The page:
At least not yet.
On Tuesday, the state Forest Practices Board did not act on the temporary ban sought by one of its members, Snohomish County Council Chairman Dave Somers, because it isn’t clear if the board has the power to do so.
The panel will look to Attorney General Bob Ferguson for an answer. State Lands Commissioner Peter Goldmark, whose designee is the board chairman, will formally request an opinion on behalf of the panel in the next few days.
While a temporary ban is off the table for now, the board agreed Tuesday to review rules for harvesting timber to ensure that public safety considered before logging tracts with geology similar to the Oso area, where a massive mudslide on March 22 killed 41 people. Two people are still missing.
The Forest Practices Board also agreed to find ways to better identify deposits of glacial sediment where deep-seated landslides could occur, have occurred or are at risk of recurring.
The board wants to better map where landslide-prone areas overlap with or are near areas where water soaks into the ground and recharges the aquifer. Some believe logging in such groundwater-recharge zones leads to greater water absorption, which destabilizes the soil, increasing the chance of a landslide.
Somers had wanted to cease issuing permits for logging in areas of glacial sediment in or near water-recharge zones. But he wasn’t disappointed the panel shelved the idea, nor did he worry that a catastrophic landslide might occur as a result of the panel’s inaction.
“I’m not too worried. I don’t think there is anything imminent that we’ve missed,” he said.
He said it would be “crazy” for someone to seek a logging permit in such high risk areas.
Mark Doumit, executive director of the Washington Forest Protection Association, said a moratorium prompted a lot of questions and concern from landowners.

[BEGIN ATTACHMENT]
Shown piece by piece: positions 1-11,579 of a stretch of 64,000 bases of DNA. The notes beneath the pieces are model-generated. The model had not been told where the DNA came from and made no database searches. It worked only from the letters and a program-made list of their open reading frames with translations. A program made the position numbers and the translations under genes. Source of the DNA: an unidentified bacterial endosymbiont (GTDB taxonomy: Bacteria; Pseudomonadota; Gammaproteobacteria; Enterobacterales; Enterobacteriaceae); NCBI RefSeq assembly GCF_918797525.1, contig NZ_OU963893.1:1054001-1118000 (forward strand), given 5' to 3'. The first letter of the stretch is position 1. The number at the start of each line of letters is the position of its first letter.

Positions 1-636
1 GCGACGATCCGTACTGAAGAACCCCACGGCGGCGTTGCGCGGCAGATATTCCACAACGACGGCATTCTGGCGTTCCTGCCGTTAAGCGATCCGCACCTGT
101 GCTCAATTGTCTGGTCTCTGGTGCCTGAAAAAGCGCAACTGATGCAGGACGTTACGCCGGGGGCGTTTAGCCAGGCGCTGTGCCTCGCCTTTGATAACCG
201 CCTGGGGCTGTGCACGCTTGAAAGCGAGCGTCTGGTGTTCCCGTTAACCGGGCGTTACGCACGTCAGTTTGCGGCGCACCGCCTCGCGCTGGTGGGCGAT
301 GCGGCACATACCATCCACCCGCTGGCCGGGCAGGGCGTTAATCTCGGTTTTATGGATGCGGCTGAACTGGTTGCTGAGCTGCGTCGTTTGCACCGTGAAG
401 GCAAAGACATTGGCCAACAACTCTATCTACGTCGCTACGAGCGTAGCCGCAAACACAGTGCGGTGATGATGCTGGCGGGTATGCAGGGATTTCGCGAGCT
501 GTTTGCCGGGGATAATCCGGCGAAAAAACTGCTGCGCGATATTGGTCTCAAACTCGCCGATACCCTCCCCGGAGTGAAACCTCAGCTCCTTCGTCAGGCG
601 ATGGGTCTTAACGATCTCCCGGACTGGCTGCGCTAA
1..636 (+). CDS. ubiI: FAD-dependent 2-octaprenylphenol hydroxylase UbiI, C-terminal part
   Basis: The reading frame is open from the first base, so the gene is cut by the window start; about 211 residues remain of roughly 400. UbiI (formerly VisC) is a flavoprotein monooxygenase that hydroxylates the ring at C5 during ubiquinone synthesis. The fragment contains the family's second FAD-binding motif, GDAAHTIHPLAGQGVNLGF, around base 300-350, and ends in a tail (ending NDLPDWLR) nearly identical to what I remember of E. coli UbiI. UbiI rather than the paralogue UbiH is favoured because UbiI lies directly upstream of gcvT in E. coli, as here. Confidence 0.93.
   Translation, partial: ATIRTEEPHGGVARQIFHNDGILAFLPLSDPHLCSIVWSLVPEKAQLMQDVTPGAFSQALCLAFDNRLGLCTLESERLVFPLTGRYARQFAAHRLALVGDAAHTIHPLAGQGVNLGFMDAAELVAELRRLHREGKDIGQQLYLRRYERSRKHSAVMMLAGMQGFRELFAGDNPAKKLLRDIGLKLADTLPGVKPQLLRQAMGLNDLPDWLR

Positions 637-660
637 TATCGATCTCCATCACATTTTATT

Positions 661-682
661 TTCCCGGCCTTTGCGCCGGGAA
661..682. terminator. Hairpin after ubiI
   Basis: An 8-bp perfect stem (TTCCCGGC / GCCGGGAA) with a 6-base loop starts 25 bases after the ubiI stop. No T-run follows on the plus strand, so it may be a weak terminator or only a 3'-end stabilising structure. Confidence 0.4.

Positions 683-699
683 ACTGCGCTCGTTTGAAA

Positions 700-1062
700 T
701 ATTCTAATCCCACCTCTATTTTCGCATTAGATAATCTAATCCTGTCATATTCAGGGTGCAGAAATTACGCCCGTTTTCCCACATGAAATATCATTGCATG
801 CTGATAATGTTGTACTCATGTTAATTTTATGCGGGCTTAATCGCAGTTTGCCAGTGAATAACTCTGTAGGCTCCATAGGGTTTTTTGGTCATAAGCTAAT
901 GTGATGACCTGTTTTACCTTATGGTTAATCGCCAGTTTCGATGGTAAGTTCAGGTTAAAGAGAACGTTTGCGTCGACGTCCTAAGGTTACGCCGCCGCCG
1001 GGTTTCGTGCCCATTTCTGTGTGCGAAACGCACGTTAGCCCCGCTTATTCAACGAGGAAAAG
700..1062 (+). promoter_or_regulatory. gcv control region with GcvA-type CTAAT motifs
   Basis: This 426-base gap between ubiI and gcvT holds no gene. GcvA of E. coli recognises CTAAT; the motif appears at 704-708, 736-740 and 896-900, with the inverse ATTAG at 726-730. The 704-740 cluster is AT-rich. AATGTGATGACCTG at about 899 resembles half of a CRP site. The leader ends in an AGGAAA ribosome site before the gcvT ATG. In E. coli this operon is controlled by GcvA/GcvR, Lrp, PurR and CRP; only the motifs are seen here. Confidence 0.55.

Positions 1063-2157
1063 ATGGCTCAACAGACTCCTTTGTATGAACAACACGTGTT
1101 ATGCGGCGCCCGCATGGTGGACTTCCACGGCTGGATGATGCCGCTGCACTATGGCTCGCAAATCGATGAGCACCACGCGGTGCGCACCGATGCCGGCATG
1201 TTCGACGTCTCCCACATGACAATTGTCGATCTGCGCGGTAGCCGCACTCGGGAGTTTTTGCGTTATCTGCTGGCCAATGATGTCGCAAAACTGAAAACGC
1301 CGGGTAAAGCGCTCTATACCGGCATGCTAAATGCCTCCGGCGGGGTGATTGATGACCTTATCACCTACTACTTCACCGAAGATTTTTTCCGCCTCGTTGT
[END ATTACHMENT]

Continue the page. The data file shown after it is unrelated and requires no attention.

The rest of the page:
It wasn’t needed, he said, because private forest owners are “avoiding any harvest in areas identified with steep and unstable slopes in recharge zones.”
Now the board will work to gather data on the location of deep-seated landslides and groundwater-recharge zones.
Members want to use a remote sensing technology known as LIDAR — Laser Imaging Detection and Ranging — which creates a precise rendering of topography. It would cost about $20 million to map potential landslide hazards.
Private landowners also gather LIDAR data. The board will reach out to them in hopes they’ll share some of their maps.
Those decisions by the Forest Practices Board come four days after Goldmark ordered more scrutiny for logging proposals in areas near unstable slopes that could pose a hazard.
Under the new rule, those applying for timber harvest permits must provide the Department of Natural Resources with a detailed review of the area by a qualified geologist. The requirement is not retroactive and does not apply to pending harvests that have not required state approval.
Meanwhile Tuesday, the woman nominated to head the U.S. Geological Survey committed to studying landslide risks and gathering LIDAR data nationwide during her confirmation hearing.
Under questioning from Sen. Maria Cantwell, D-Wash., Suzette Kimball told the Senate Energy and Natural Resources Committee that it will be a priority on her watch. The USGS had penciled in development of a national plan for dealing with landslide hazards but never had the money to do it.
“I know our USGS employees feel very strongly about landslide work,” she said. “We have additional funds that we are planning to use for a national assessment of landslide-prone areas, and ultimately, to look at the kinds of precipitation events that would trigger landslides and debris flow.”
Jerry Cornfield: 360-352-8623; firstname.lastname@example.org.
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